Philospher King Essay

1596 words - 7 pages

In Plato’s renowned “Allegory of the Cave”, he presents an analogy for the human condition and the platonic ideal of education. Plato believed that these conceptualized ideals of truth were much like the sunlight outside of the cave. If we are equal to those trapped in the cave; then through the purpose of becoming enlightened we find a way to shatter our narrow ways of thinking. Through this process Plato’s philosopher king is realized. Nonetheless, there is a “principle” and a “cause” within the allegory that justify why Plato’s philosopher king has an obligation to rule over the city-state.
First and foremost, the principle rests in Plato’s description of “The Form of the Good”. In ...view middle of the document...

Prisoners are bound to the floor and incapable of turning around to see what goes on behind them. Behind the prisoners lie the puppeteers that cast the shadows in front of the prisoners that encompass their reality. The only truth that each of these prisoners understands are the shadows in front of them. Plato illustrates this when he states, “ then the prisoners would in every way believe than the truth is nothing more than the shadows of those objects (Plato’s Republic, pg.187).” Plato then goes on to discuss what would happen if one of prisoners were suddenly released.
As Plato is elaborating on the cave and describing the predicament of the prisoners, he conveys the point that the prisoners would be inherently mistaken as to what reality truly is. For example, Plato illustrates,” Consider then, when being released from their bonds and cured of their ignorance would naturally be like if something came to pass. What do you think he’d say if we told him what he’d seen before was inconsequential (Plato’s Republic, pg. 187).” This is an essential development to the allegory because it conveys that what we perceive as real from birth is false based on insufficient understanding of what reality is. This portion of the allegory is illustrating to the reader articles (i.e. Shadows on the wall) that can only be grasped by the mind. In other words this line of thinking is described as imagination.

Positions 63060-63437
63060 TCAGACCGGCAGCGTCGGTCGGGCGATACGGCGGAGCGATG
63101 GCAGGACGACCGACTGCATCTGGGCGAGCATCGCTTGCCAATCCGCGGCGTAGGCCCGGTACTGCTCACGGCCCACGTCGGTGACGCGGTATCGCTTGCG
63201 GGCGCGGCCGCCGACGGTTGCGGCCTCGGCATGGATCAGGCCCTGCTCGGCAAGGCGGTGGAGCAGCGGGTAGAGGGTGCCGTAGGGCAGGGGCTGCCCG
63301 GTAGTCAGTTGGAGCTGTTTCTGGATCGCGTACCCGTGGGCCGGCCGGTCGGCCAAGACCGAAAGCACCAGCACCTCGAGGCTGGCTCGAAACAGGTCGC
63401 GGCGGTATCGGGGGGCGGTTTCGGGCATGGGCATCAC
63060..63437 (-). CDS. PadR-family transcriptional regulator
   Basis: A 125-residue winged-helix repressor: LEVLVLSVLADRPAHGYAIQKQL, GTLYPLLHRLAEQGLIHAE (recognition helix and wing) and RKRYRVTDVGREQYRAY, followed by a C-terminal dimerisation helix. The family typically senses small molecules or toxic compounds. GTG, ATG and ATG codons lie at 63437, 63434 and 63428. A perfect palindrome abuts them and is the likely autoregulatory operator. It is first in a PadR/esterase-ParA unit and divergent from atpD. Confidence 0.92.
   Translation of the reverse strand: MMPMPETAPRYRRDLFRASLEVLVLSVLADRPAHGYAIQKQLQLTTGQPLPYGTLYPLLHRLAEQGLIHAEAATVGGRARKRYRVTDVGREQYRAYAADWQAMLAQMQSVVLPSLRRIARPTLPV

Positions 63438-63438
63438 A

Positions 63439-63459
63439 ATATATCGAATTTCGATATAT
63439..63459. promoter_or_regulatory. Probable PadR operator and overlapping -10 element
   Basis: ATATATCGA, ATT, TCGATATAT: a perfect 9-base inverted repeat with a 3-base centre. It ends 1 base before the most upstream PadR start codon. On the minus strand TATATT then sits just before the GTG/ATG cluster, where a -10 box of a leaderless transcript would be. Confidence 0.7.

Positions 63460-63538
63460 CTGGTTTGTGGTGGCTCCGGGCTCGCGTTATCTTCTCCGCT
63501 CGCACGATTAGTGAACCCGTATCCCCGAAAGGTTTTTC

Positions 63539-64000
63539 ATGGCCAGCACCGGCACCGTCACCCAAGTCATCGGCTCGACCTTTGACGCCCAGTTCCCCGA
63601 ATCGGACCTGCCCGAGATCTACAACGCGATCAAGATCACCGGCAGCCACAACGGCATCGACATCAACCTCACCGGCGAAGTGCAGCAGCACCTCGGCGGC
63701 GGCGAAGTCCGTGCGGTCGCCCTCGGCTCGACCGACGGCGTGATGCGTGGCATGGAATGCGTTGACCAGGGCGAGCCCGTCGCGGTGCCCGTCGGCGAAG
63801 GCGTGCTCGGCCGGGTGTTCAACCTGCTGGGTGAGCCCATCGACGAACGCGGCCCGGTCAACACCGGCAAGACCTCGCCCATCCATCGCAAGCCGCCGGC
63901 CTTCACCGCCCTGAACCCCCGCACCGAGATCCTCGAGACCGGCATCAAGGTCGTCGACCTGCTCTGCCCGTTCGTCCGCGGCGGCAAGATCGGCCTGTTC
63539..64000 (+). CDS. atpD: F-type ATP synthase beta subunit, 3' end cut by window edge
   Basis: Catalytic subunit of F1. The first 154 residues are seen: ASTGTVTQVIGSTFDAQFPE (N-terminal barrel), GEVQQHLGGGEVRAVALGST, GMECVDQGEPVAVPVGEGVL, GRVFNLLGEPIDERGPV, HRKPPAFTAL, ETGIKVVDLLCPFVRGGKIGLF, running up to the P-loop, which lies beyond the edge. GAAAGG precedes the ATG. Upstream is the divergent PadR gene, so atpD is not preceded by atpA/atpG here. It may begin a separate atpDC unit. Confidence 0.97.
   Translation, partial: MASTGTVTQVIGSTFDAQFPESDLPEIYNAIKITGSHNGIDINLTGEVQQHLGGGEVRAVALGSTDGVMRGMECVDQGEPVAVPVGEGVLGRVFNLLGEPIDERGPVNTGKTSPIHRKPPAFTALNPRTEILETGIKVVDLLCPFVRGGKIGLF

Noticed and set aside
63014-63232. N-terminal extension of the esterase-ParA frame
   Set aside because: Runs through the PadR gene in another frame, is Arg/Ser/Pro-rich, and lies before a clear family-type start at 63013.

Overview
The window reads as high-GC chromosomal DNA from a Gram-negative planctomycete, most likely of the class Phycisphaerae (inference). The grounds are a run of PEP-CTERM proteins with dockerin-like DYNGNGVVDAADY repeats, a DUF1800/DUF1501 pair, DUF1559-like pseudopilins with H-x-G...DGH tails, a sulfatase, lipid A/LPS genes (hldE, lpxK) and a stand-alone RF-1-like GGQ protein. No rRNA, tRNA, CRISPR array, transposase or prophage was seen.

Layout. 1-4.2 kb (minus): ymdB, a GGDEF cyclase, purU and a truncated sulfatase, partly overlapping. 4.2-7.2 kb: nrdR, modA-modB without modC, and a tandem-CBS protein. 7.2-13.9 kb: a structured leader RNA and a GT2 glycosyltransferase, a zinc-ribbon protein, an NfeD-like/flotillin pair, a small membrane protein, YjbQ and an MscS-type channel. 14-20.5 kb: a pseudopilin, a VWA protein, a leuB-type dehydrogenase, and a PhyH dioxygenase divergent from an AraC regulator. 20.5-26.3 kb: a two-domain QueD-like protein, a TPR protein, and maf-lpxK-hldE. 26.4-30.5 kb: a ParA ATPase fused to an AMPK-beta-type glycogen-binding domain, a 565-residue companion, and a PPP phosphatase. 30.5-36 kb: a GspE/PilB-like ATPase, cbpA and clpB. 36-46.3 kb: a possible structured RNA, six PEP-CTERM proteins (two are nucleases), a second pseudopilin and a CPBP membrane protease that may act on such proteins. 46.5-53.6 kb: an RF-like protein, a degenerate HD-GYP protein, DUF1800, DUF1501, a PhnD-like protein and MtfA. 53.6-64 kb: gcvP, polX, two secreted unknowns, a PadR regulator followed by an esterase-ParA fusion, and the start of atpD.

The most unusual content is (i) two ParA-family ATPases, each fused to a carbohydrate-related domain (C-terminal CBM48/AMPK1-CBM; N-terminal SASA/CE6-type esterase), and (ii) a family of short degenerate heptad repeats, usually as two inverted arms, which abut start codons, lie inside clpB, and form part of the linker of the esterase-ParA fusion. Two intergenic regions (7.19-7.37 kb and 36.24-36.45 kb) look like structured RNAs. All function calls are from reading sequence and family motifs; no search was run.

As the prisoner is released, he looks upon the fire and the objects to which he perceives as reality, and thus comes to terms that the new images in front of him are now the accepted forms of reality. Plato illustrates that upon this realization that the prisoners would be naturally inclined to go back to viewing the shadows on the wall because it is a trouble-free and pleasant acceptance of truth. The womb like comfort of the cave and the fear of the bright outside world causes the prisoner to realize he must ascend into the sun. Consequently, the sun is being used as a metaphor to represent truth, knowledge and illumination. Initially the prisoner is blinded by the sun. Plato continues to elaborate on the prisoner’s bewilderment, blindness, and fear. Gradually as time progresses the prisoner is able to absorb his surroundings. Plato describes the prisoner as looking up into the sky and perceiving the form of good, “In the knowable realm the form of the good is the last thing to be seen, and it is reached only with difficulty. However one must conclude that it is the cause of all that is correct and beautiful in anything, that it produces both light and is the source of the visible realm (Plato’s Republic, pg.189).” This marks the transition in the allegory because until recently the prisoner was ignorant to all forms. Therefore, this moment is marked as the moment in which the prisoner achieves understanding.
Plato then goes on to discuss the prisoners newfound realization of his own knowledge and understanding. Plato proposes...

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